Art Institute of Chicago
National Academy of Design, 1959 (Altman Prize)
American Watercolor Society, 1956 (gold)
Metropolitan Museum of Art
National Arts Club, 1928-31 (prizes)
Salmagundi Club, 1935 (prize), 1938 (prize)
Whitney Museum of American Art, 1938-56
Amon Carter Museum
Metropolitan Museum of Art
Pennsylvania Academy of Fine Arts
Philadelphia Museum of Art
Toledo Museum of Art
Whitney Museum of American Art
Los Angeles County Museum of Art
|Biography from The Coeur d'Alene Art Auction:|
|Ogden M. Pleissner (1905-1983) was born in Brooklyn, New York. His father was very interested in the arts, especially music and his mother was an accomplished violinist who had studied in Germany. At age 16, Pleissner was sent to a summer camp in Dubois, Wyoming. He spent two summers at with camp with a group of 15 or 20 other boys. A third summer was spent on a dude ranch where Pleissner did much drawing and sketching. These first experiences in the American West were to influence Pleissner's career indelibly and led to his lifelong interest in hunting, fishing and the outdoors. Pleissner had some instruction in art while at the Brooklyn Friends School. In 1922, Pleissner attended the Art Students League in New York for four years. After he graduated, he made a number of drawings and illustrations of cowboys and Indians and took them around to "Scribners" and other magazines, he was turned down everywhere.He was an artist of enormous range, talent and energy and was equally at home in New York City, rural Vermont or fishing for salmon on the Grand Casapedia. His art is firmly rooted in the nineteenth-century classical tradition of Eakins and Homer. He was a superb draughtsman, and his painting shows an obsession with exact composition, perfect perspective and the realistic depiction of human anatomy and activity. Pleissner was a singularly gifted artist of the outdoors and of those sports that are the occupation of gentlemen. He had a genius for capturing the excitement of sport, whether it was grouse shooting in Scotland, duck hunting on the Chesapeake or salmon fishing on the Miramichi. His technique and use of color are unsurpassed. His works are greatly admired by both art collectors and hunting and fishing enthusiasts.|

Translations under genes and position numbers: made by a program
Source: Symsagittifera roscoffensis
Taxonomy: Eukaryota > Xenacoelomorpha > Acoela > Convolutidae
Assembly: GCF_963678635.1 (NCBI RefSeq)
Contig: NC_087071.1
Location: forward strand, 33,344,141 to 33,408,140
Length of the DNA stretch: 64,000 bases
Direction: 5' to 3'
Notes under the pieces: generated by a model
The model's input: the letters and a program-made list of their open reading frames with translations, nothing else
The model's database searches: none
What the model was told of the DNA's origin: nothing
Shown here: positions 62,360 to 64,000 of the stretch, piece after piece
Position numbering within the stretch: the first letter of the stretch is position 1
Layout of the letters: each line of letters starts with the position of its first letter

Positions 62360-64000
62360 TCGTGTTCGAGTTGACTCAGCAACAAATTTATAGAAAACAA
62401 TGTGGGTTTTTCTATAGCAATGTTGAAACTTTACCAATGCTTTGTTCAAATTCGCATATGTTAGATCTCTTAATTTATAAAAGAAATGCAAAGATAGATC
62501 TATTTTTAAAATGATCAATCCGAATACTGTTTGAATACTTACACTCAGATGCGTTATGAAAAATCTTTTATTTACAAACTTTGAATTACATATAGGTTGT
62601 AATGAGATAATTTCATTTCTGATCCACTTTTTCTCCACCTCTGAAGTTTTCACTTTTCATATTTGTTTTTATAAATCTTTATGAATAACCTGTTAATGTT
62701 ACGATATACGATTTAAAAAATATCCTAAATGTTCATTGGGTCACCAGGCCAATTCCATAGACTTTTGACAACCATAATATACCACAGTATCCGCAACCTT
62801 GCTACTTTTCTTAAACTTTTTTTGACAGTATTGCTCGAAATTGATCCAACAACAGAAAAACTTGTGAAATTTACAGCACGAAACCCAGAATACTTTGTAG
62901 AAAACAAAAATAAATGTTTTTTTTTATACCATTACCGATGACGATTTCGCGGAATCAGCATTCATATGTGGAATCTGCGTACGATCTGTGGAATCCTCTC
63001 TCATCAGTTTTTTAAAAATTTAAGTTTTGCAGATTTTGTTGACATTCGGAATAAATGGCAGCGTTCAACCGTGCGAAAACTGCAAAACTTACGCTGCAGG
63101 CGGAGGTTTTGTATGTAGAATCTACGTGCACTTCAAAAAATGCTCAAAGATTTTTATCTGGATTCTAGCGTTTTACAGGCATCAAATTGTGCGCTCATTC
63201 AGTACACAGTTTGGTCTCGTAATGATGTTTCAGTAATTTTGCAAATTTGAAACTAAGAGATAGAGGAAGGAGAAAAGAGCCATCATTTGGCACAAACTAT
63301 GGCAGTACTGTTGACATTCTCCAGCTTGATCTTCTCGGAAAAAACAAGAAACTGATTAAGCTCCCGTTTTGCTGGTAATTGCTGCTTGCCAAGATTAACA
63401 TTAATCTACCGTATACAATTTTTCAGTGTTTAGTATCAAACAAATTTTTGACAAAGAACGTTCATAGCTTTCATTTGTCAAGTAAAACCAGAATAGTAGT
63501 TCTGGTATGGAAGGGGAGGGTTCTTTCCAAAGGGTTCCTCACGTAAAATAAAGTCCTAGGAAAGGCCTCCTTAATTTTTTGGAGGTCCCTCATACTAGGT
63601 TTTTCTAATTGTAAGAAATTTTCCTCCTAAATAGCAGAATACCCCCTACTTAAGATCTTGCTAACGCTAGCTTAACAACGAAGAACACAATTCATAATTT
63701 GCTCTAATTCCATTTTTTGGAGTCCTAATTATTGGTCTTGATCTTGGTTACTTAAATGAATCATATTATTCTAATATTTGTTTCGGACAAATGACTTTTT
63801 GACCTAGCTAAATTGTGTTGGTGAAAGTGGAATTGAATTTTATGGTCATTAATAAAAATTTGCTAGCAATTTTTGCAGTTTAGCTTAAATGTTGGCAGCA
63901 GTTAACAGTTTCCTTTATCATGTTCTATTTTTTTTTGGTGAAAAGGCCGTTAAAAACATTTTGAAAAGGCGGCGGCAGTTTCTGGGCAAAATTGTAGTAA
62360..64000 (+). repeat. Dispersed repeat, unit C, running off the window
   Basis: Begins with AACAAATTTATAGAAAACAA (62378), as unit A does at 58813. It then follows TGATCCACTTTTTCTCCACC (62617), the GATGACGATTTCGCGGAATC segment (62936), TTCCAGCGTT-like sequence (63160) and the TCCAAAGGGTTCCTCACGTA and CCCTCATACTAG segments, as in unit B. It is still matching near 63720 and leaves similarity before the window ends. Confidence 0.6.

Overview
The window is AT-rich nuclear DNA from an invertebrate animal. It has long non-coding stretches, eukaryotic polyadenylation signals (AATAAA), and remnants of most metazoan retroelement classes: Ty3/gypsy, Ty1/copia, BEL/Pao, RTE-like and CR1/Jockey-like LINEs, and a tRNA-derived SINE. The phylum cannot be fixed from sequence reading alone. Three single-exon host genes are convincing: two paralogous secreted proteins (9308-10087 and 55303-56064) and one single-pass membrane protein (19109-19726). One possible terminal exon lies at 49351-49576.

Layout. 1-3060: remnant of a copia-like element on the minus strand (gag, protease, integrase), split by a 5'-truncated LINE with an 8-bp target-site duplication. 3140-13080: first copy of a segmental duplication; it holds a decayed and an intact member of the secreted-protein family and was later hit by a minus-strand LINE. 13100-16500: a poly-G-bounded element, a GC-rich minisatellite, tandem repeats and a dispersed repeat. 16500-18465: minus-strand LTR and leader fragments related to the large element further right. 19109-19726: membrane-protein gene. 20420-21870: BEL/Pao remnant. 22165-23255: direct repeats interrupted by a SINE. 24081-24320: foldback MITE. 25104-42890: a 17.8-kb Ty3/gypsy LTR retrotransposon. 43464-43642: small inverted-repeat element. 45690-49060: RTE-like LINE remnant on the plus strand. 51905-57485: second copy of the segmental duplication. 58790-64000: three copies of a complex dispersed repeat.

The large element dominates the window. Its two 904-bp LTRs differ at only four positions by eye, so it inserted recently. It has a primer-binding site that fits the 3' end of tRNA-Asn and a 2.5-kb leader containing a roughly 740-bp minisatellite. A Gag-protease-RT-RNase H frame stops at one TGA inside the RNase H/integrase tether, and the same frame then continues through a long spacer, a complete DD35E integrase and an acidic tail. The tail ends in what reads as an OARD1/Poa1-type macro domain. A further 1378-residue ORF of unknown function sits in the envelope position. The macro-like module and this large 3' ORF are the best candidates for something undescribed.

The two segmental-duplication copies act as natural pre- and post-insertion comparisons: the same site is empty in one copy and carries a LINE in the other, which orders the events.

|Biography from Stephen B. O'Brien Jr. Fine Arts, LLC:|
|Ogden Minton Pleissner was born in Brooklyn, New York and studied figure painting and portraiture with Frank DuMond and Frederick J. Boston at Manhattan’s Art Students League. Despite growing up in the city, Pleissner was attracted to the outdoors and as a teen he visited dude ranches in Wyoming, where he sketched from life. In later years, Pleissner and his first wife, Mary were regular guests at the C-M Ranch in Dubois, Wyoming. |
Pleissner wanted to be classified as a landscape painter first, who also loved to hunt and fish.During World War II, Pleissner painted for the United States Air Force and Life magazine. During his years in the service, he primarily completed watercolors as the portability and immediacy of that medium accommodated working in the field.
Pleissner’s work is included in more than thirty public collections, including the Metropolitan Museum of Art, the Whitney Museum of American Art, the Philadelphia Museum of Art, the Brooklyn Museum, the Minneapolis Institute of Arts, and hangs in the offices of the Pentagon, West Point, and the Air Force Academy.
While Pleissner’s subjects range from the landscapes of Europe to salmon fishing in Quebec, his style is informed by the classical traditions. He is quoted as saying, “A fine painting is not just the subject . . . It is the feeling conveyed of form, bulk, space, dimensionality, and sensitivity. The mood of the picture, that is most important.”
|Biography from Thomas Nygard Gallery:|
|OGDEN MINTON PLEISSNER, NA (1905-1983)|
Pleissner was educated at the Brooklyn Friends School. He studied at the Art Student League, the pupil of F. J. Boston, Bridgman, and DuMond. In 1932 the Metropolitan Museum of Art purchase of an oil made him its youngest artist. He began painting in watercolor in the 1930s. In World War II he painted for the United States Air Force and also for Life magazine. He has since then specialized in realistic watercolors of city subjects in France, Italy, and Spain.
According to “Paintings from the C R Smith Collection”, Pleissner’s first painting subject was the Grand Tetons in Wyoming. “Wyoming Artists” lists him as a painter who has worked in Wyoming. Fond of the outdoors, he made many Western hunting and fishing trips he combined with painting.
|Biography from William A. Karges Fine Art - Beverly Hills:|
|Ogden Pleissner was born in Brooklyn, New York, in 1905, and educated there at Friends School, and the Art Students League. Summers in Wyoming as a teenager instilled a life-long fascination and devotion to the outdoors. An avid hunter and fisherman, Pleissner combined his knowledge of these “Gentlemen’s Pursuits” with his exacting technical draftsmanship and eye for detail. |
Simultaneously showing European Genre paintings and Sporting art at different galleries during his life, Pleissner also exhibited at some of America’s finest venues, including the National Academy of Design, Metropolitan Museum, and Whitney Museum of Art.